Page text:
Students explore NFC's potential in search for wireless technology's killer app
- 02 November, 2012 10:16
Students at the University of Technology, Sydney this week showcased ideas for using the short-range Near Field Communications (NFC) wireless technology present in many of the current generation of smartphones.
The UTS 'Launchpad' event represented the culmination of a semester's work by students, and involved five inter-disciplinary teams from backgrounds including IT, business and design designing NFC-based solutions in domains including retail and healthcare, aged care.
Some 18 students examined potential applications for use of NFC technology. The event was run by UTS's u.lab in partnership with NFC-focussed Australian company Commerce in Motion. "[Commerce in Motion is ] looking for some slightly more out-of-the-box ideas of what to do with NFC rather than maybe the run-of-the-mill ideas that people usually come up with," said UTS's Dr Wayne Brookes, who co-founded u.lab.
One team developed an NFC-based solution that attempted to find a way of engaging children in physical activity by employing the wireless technology in combination with gamification-like principles. "They came up with the idea of creating a virtual playground where you put NFC tags around a particular area and the kids have an NFC-enabled mobile phone, and the kids will have to physically run from point to point to progress in the game," Brookes said.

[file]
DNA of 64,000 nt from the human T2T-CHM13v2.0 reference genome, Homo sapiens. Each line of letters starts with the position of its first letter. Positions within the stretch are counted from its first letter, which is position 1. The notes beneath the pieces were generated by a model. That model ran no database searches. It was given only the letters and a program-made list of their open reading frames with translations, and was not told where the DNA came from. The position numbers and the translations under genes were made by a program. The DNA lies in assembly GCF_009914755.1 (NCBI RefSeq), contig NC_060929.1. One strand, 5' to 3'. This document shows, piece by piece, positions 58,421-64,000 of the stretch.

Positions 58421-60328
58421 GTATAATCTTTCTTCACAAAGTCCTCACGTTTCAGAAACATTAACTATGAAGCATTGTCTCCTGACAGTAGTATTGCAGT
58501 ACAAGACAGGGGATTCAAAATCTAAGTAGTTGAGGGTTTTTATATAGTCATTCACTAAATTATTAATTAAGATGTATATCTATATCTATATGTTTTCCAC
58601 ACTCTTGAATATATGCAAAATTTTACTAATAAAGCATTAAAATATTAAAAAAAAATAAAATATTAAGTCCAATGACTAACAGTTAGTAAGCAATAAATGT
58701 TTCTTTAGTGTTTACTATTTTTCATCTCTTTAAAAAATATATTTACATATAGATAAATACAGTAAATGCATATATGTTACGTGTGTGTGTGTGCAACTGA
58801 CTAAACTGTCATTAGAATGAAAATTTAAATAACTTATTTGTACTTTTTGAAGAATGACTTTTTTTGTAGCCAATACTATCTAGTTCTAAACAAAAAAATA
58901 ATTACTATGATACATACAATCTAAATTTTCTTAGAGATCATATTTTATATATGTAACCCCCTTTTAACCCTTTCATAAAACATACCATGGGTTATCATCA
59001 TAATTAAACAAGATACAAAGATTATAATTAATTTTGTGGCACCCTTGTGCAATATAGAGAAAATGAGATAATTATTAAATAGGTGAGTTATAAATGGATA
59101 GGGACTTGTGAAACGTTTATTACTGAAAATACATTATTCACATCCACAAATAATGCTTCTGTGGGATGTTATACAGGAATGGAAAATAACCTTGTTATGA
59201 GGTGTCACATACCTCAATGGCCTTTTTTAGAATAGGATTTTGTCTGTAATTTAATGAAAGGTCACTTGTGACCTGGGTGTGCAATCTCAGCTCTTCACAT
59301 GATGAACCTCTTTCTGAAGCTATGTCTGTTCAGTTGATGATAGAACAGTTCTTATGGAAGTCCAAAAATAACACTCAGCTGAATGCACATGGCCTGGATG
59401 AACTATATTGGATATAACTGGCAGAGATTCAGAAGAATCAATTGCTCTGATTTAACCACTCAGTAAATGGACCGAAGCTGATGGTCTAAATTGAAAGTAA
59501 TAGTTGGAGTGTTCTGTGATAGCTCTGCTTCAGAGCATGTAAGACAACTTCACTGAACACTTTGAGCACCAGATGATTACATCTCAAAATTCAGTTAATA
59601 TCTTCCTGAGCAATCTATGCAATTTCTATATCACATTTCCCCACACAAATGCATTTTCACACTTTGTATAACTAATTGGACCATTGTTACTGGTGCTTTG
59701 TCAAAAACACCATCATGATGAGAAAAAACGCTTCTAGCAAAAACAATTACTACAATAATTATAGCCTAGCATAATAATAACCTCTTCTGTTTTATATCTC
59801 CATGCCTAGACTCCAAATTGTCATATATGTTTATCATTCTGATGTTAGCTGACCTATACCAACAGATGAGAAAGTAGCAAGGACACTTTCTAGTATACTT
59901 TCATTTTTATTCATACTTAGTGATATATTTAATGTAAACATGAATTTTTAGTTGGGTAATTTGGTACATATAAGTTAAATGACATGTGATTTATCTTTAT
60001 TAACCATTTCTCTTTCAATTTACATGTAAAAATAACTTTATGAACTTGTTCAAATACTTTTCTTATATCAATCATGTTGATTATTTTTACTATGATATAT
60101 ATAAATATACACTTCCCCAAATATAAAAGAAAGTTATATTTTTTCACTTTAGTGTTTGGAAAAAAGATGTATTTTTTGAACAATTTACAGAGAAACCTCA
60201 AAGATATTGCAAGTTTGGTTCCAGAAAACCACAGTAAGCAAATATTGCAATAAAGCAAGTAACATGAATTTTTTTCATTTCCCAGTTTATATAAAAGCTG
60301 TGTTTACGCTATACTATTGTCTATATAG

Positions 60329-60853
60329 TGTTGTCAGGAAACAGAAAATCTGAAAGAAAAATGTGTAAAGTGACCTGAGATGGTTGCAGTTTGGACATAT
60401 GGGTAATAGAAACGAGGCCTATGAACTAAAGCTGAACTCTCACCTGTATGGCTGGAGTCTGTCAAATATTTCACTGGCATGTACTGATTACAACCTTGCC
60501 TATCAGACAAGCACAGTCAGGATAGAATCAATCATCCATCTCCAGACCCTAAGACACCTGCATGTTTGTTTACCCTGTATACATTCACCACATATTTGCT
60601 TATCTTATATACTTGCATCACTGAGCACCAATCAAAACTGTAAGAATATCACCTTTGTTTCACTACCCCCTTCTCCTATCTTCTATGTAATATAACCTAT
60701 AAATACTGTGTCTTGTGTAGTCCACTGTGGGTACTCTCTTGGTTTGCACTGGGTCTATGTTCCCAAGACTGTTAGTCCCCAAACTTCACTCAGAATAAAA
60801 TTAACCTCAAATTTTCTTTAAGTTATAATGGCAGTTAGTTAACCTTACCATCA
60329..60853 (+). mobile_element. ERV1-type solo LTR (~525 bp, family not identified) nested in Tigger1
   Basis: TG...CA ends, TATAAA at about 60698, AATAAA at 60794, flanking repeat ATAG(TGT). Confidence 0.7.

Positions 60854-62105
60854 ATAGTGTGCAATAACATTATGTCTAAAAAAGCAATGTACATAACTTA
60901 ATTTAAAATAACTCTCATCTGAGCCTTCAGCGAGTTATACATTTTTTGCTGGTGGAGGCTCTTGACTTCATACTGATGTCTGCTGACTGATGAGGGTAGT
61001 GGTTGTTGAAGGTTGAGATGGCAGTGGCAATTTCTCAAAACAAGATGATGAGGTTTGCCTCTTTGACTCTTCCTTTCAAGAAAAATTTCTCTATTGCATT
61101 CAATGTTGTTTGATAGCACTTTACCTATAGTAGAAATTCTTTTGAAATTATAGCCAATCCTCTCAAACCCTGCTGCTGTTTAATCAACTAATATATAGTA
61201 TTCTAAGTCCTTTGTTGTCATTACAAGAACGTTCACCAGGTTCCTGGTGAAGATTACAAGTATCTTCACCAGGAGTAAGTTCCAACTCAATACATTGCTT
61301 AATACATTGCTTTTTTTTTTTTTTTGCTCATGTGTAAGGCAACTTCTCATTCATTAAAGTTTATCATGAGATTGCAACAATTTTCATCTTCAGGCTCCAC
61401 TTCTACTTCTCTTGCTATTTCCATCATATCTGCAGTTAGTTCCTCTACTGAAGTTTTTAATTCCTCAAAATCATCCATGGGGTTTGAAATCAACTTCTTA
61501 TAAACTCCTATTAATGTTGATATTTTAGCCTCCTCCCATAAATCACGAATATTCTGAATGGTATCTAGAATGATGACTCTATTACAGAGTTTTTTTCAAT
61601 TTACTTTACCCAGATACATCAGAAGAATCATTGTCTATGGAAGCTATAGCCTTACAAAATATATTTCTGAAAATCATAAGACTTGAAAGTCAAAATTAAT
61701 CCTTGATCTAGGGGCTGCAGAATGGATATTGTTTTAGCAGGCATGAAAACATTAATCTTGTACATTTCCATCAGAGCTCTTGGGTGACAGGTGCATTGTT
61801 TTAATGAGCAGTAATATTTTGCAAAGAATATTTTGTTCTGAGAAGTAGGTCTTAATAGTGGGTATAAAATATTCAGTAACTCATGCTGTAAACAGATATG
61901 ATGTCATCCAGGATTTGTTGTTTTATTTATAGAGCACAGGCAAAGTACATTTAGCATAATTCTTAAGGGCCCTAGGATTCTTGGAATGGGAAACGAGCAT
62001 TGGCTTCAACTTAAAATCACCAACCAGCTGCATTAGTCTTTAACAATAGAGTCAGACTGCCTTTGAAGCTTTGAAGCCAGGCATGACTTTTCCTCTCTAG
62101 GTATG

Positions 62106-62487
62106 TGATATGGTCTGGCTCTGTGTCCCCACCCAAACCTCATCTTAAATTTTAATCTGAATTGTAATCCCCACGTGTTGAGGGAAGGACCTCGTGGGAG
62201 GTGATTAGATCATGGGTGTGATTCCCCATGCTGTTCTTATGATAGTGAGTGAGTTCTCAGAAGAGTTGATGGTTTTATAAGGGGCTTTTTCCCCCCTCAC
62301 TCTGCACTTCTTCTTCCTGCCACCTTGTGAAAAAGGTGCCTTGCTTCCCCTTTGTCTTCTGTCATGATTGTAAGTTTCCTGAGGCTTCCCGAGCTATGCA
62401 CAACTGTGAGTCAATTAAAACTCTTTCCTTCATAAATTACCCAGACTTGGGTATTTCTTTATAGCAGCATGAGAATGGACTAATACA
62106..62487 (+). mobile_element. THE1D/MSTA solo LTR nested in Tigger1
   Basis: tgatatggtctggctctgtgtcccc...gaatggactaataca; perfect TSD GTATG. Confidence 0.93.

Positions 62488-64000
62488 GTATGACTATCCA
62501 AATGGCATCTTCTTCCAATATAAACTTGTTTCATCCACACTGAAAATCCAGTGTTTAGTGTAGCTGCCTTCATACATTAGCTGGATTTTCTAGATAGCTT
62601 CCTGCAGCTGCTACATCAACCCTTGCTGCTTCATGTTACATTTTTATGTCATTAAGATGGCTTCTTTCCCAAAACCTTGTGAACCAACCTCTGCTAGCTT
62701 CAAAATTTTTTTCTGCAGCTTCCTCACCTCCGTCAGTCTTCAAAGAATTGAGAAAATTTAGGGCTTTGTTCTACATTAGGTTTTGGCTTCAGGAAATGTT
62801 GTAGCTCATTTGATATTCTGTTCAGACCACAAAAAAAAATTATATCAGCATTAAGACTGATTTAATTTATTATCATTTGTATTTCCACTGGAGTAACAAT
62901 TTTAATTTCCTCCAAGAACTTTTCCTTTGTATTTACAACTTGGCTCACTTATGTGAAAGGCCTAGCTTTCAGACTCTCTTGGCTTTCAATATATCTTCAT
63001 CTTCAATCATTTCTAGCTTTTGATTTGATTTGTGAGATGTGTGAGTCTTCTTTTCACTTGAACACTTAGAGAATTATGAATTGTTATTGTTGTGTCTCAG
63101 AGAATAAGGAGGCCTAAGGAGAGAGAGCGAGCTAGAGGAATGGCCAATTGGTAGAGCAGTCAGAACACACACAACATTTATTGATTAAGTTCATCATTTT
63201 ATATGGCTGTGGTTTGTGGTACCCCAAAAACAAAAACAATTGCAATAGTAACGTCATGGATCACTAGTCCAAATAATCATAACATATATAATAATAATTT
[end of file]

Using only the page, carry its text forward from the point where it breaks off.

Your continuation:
"The interesting thing about the proposal was that the team saw that if you were to install these kinds of NFC tags around an environment using it for children and games, you could easily use it for adults who were wanting to come up with a different sort of exercise regime. [Or] you could use the infrastructure when you could have an event and people come to it and tap their phone at the destination. So it's kind of like a gathering place for people if you wanted to organise an event in a park, for example.
Another team looked at the potential for using NFC for easily tracking patients' within a hospital, offering the staff of healthcare institutions the ability to track a patient's movements in real-time. Another looked at the feasibility of using NFC to create "stores without borders". "Their idea was if products people buy were already NFC-enabled in theory you could just be anywhere in the world and you see a product that you're interested in and you tap your phone and you can then go through an ordering process on your phone," Brookes said. The retail team also looked at using NFC to hail taxis at taxi ranks, by tapping with your phone.
NFC "needs to find its niche", he said. "One of the things our student teams struggled with was what can you do with an NFC tag that you can't already do with a QR code or with RFID or with something else? What is NFC uniquely good for? There are examples of that — obviously location-based applications and services; the convenience (people often don't use QR codes because of the difficulty of getting your phone out and finding the right app and scanning it.
"I think it's about finding the niche of applications, finding the killer application for NFC where NFC is the ideal technology as opposed to using something else."
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